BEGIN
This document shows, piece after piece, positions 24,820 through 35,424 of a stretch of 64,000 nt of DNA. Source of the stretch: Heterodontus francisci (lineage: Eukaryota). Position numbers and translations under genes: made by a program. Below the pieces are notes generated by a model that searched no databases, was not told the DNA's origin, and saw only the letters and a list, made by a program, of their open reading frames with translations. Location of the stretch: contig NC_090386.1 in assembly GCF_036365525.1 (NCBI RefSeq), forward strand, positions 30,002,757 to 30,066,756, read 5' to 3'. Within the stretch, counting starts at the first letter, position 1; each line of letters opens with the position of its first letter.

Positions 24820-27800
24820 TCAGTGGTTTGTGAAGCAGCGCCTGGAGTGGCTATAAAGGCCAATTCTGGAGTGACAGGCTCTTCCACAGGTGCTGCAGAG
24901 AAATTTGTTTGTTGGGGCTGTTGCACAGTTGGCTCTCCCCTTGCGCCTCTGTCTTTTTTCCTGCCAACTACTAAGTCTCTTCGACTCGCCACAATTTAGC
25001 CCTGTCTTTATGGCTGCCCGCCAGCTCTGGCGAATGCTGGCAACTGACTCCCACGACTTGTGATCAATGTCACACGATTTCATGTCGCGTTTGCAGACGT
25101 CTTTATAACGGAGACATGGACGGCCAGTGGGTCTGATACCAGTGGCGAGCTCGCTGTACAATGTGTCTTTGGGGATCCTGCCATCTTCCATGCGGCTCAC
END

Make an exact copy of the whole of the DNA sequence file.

This document shows, piece after piece, positions 24,820 through 35,424 of a stretch of 64,000 nt of DNA. Source of the stretch: Heterodontus francisci (lineage: Eukaryota). Position numbers and translations under genes: made by a program. Below the pieces are notes generated by a model that searched no databases, was not told the DNA's origin, and saw only the letters and a list, made by a program, of their open reading frames with translations. Location of the stretch: contig NC_090386.1 in assembly GCF_036365525.1 (NCBI RefSeq), forward strand, positions 30,002,757 to 30,066,756, read 5' to 3'. Within the stretch, counting starts at the first letter, position 1; each line of letters opens with the position of its first letter.

Positions 24820-27800
24820 TCAGTGGTTTGTGAAGCAGCGCCTGGAGTGGCTATAAAGGCCAATTCTGGAGTGACAGGCTCTTCCACAGGTGCTGCAGAG
24901 AAATTTGTTTGTTGGGGCTGTTGCACAGTTGGCTCTCCCCTTGCGCCTCTGTCTTTTTTCCTGCCAACTACTAAGTCTCTTCGACTCGCCACAATTTAGC
25001 CCTGTCTTTATGGCTGCCCGCCAGCTCTGGCGAATGCTGGCAACTGACTCCCACGACTTGTGATCAATGTCACACGATTTCATGTCGCGTTTGCAGACGT
25101 CTTTATAACGGAGACATGGACGGCCAGTGGGTCTGATACCAGTGGCGAGCTCGCTGTACAATGTGTCTTTGGGGATCCTGCCATCTTCCATGCGGCTCAC